It is not only your best friend; Facebook is also a canvas for you to paint your self-portrait on, to create a brightly-coloured fun version of yourself for public consumption. Others are allowed to daub carefully-selected facets of your personality with binary brush strokes – touch you up, restore you when you fade, make you brighter when you’re needy. A ‘Like’ becomes a backslap from an absent father, a ‘Share’ is a love letter from your a former beau, a ‘Status Comment’ is a loved one communicating from beyond the grave, telling you that everything is going to be okay. It becomes significant, replacing normal interaction, and this being acknowledged becomes an addiction.
It has resulted in the increasing prevalent trend of exchanging ‘Likes’ for ridiculous actions via photographs. You’ve all seen them, right? It is just like going to a site that sells facebook fans or likes and just twitter followers “If 100,000 people like this I’ll dangle my testicles in a shoebox of scorpions.” From my experience, the protagonists are primarily young males that look Australian or like they shop exclusively in New Look. The process is simple: they get their mate/mum to take a picture of them (or take a selfie) holding up a piece of A4 paper with a primary school dare written out in crayon and a set number of ‘Likes’. They then wait for the Shares to lead to Likes to lead to some sort of widespread recognition and validation of their existence. Everyone craves a cyber nod, someone to notice them in a world where they are anonymous, insignificant.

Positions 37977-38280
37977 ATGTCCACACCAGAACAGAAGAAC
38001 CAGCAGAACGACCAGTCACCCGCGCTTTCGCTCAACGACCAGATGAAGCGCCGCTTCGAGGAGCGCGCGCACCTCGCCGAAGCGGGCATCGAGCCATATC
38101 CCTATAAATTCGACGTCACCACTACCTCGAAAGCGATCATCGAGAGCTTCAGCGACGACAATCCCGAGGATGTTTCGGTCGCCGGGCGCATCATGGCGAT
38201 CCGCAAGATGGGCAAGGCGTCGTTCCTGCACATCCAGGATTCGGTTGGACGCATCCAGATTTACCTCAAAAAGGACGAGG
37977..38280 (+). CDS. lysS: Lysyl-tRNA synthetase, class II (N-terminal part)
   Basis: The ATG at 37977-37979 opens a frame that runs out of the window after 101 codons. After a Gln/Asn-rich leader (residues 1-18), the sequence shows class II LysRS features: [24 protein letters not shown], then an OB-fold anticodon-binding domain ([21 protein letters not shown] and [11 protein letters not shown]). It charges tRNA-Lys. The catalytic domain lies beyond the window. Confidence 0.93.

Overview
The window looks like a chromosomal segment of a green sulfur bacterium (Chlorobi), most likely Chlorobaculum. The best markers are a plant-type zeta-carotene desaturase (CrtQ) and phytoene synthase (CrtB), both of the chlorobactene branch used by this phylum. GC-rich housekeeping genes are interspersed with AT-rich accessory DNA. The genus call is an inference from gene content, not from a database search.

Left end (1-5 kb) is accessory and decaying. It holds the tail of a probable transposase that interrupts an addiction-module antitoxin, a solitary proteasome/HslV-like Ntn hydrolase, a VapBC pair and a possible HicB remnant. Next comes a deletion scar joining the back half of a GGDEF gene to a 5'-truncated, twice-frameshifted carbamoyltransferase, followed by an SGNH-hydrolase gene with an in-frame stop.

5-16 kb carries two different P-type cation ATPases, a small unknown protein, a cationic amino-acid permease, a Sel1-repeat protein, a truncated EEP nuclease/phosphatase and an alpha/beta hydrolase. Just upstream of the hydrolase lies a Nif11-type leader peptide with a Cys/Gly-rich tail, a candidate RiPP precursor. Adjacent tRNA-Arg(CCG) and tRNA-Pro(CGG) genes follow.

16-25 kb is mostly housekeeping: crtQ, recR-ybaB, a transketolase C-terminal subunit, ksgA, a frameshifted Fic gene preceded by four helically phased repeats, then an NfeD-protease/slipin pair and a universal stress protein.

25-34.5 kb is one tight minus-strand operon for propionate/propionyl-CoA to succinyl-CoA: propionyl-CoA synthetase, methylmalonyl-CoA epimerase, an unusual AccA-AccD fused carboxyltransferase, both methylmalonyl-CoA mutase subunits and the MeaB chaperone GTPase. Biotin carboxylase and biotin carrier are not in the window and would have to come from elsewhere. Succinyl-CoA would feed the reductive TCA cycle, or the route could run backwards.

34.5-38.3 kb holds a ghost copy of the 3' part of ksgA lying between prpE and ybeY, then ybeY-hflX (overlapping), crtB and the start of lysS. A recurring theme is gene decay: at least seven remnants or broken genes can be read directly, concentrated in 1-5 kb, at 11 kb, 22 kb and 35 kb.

The one that inspired this rant was this: “If this (picture) gets 10,000 likes before my birthday, I will walk naked to the Co-Op and buy a cucumber and some lube. Bring it on.” What a jape, what a ruse, what witty wordsmithery. Perhaps, this is an example of a glorious cyber twist on British eccentricity; a new mode of wackiness for the digital age, and deserves to be celebrated; maybe, just maybe, it’s the beginning of the end of all things.
It could just as well have read – “Give me attention because I need it.” But the problem is not in the photograph and its subject alone, it’s that there are more idiots out there sharing the damn photos, pandering to the idiot. It’s like monkeys flinging shit in a cage, and then yet more monkeys scooping up the shit and flinging it some more. The post had over a 100,000 likes when I last checked. Now what? Not as in “Did he do it?” but what does this mean about the state of the world.
For every shared picture of this kind that sullies my newsfeed, from some half-friend acquired in fruitless networking attempts or a school acquaintance that I’m only friends with because they make me feel good about my sorry predicament, another legion of idiots is spawned. We social-networking types are encouraging them to continue, like turning up the heat on a deadly bacteria in a petri dish. It must stop.
A part of me still wants to believe that Facebook can be used as an important social tool, where messages can be circulated globally and affect change, to banish some of the injustice still rife in the world. But screw it, if this piece gets 500 likes, I’m going to fart in a mug and drink it, hahahahahahahaha, like me. Like. Me. Like.